English motorsport legend Stirling Moss died on Sunday morning at the age of 90 from lung disease. “He died the way he lived, in a beautiful way,” his wife told the Daily Mail.
Stirling Moss competed in Formula One for 11 seasons from 1951 to 1961. The Englishman, considered one of the best drivers in history, won 16 Grand Prix out of 66 contested but always missed out on the world crown. One of his most resounding successes came at Monaco in 1961. At the wheel of his Lotus, he edged out the fast Ferrari.
He failed four times to finish second in the championship (1955, 1956, 1957, 1958), including three times behind Argentina’s Juan Manuel Fangio, and three times in third place (1959, 1960, 1961). This statistic makes him the most successful driver without a world title, earning him the nickname “champion without a crown”.
An icon of English sport and a member of the Hall of Fame of international motor sport, he has distinguished himself in disciplines other than Formula 1. In particular, he twice finished second in the Le Mans 24 Hours (1953, 1956) and once second in the Monte Carlo Rally (1952). He won 212 of the 519 races in which he took part.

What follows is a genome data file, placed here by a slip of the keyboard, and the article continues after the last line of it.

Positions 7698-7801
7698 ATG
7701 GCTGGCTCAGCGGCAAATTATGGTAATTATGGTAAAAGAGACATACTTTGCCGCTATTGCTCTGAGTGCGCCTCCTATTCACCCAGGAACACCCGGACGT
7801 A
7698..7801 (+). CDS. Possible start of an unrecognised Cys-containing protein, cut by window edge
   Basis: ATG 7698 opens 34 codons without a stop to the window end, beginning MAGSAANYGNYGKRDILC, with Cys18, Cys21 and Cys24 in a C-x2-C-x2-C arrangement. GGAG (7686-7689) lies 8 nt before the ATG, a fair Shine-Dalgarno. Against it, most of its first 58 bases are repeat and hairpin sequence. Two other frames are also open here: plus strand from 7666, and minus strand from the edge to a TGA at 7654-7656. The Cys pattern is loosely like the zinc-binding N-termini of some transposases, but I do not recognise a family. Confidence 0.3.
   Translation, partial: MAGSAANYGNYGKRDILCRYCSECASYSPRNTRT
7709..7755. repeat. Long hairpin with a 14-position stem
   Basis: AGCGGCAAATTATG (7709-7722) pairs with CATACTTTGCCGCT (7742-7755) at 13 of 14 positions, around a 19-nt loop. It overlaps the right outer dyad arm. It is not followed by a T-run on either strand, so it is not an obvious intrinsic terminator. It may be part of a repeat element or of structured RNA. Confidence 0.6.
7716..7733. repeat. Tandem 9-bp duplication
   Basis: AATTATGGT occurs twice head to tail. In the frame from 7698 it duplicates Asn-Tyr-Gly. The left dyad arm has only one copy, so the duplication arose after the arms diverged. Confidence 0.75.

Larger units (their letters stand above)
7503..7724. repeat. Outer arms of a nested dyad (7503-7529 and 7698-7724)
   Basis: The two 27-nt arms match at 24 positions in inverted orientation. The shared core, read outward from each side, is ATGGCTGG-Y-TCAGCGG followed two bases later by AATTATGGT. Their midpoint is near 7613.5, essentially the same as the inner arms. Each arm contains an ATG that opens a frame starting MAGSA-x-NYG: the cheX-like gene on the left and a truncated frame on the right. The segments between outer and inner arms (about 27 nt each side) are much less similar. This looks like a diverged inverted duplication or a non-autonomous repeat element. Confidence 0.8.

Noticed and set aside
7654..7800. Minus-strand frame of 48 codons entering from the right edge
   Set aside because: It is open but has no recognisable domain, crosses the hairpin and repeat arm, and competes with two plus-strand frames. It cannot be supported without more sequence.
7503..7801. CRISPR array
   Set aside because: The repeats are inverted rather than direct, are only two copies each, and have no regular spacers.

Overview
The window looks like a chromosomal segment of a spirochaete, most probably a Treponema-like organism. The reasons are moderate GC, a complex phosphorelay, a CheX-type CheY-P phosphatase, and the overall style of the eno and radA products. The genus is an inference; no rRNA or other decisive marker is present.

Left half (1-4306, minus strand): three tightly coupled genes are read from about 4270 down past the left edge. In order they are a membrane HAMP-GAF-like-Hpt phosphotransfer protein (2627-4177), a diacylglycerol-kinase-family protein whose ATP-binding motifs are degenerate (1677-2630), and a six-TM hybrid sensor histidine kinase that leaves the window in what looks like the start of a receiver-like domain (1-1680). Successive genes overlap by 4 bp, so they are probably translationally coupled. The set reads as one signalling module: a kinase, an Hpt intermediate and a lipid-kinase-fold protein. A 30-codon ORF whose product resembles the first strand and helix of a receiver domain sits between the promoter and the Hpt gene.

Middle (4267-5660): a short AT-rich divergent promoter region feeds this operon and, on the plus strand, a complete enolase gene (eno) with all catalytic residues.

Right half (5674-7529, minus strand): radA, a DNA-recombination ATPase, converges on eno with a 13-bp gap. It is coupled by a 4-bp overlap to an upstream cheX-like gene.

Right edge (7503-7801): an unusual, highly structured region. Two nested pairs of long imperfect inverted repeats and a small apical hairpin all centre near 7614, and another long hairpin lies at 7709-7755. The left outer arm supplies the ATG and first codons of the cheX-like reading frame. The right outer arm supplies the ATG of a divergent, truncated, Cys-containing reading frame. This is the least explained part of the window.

Moss ended his sporting career after a violent crash on the Goodwood circuit in 1962. In a coma and paralyzed for a few weeks, he then had to settle for historic races. However, he continued motor sport until 2011, at the age of 81.
“It was one lap too many. (…) He just closed his eyes,” his wife Susie Moss told the British agency PA.
Mercedes, his team during the 1955 season, was quick to react on Twitter. “Today, sport has not only lost a true icon but also a gentleman. The Mercedes family has lost a dear friend.”